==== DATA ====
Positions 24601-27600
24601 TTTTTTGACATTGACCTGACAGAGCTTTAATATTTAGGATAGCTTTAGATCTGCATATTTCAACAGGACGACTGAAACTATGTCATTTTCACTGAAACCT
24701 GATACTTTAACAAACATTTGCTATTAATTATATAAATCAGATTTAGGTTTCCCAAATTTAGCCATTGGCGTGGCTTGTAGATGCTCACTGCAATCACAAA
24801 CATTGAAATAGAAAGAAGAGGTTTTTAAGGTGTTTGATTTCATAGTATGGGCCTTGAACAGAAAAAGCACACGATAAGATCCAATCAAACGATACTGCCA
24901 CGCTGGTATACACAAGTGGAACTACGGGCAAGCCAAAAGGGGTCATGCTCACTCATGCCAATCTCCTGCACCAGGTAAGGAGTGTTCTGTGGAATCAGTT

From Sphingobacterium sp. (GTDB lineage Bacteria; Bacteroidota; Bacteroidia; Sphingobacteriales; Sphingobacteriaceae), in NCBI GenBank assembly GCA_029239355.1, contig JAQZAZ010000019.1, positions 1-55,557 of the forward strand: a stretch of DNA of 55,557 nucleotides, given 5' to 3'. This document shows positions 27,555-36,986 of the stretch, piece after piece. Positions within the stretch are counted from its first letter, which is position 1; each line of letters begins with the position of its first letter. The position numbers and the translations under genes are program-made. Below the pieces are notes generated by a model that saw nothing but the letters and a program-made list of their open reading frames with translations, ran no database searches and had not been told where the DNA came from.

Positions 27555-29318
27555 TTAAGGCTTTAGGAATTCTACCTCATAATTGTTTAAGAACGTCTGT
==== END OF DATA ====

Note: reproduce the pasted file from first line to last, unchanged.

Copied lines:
Positions 24601-27600
24601 TTTTTTGACATTGACCTGACAGAGCTTTAATATTTAGGATAGCTTTAGATCTGCATATTTCAACAGGACGACTGAAACTATGTCATTTTCACTGAAACCT
24701 GATACTTTAACAAACATTTGCTATTAATTATATAAATCAGATTTAGGTTTCCCAAATTTAGCCATTGGCGTGGCTTGTAGATGCTCACTGCAATCACAAA
24801 CATTGAAATAGAAAGAAGAGGTTTTTAAGGTGTTTGATTTCATAGTATGGGCCTTGAACAGAAAAAGCACACGATAAGATCCAATCAAACGATACTGCCA
24901 CGCTGGTATACACAAGTGGAACTACGGGCAAGCCAAAAGGGGTCATGCTCACTCATGCCAATCTCCTGCACCAGGTAAGGAGTGTTCTGTGGAATCAGTT

From Sphingobacterium sp. (GTDB lineage Bacteria; Bacteroidota; Bacteroidia; Sphingobacteriales; Sphingobacteriaceae), in NCBI GenBank assembly GCA_029239355.1, contig JAQZAZ010000019.1, positions 1-55,557 of the forward strand: a stretch of DNA of 55,557 nucleotides, given 5' to 3'. This document shows positions 27,555-36,986 of the stretch, piece after piece. Positions within the stretch are counted from its first letter, which is position 1; each line of letters begins with the position of its first letter. The position numbers and the translations under genes are program-made. Below the pieces are notes generated by a model that saw nothing but the letters and a program-made list of their open reading frames with translations, ran no database searches and had not been told where the DNA came from.

Positions 27555-29318
27555 TTAAGGCTTTAGGAATTCTACCTCATAATTGTTTAAGAACGTCTGT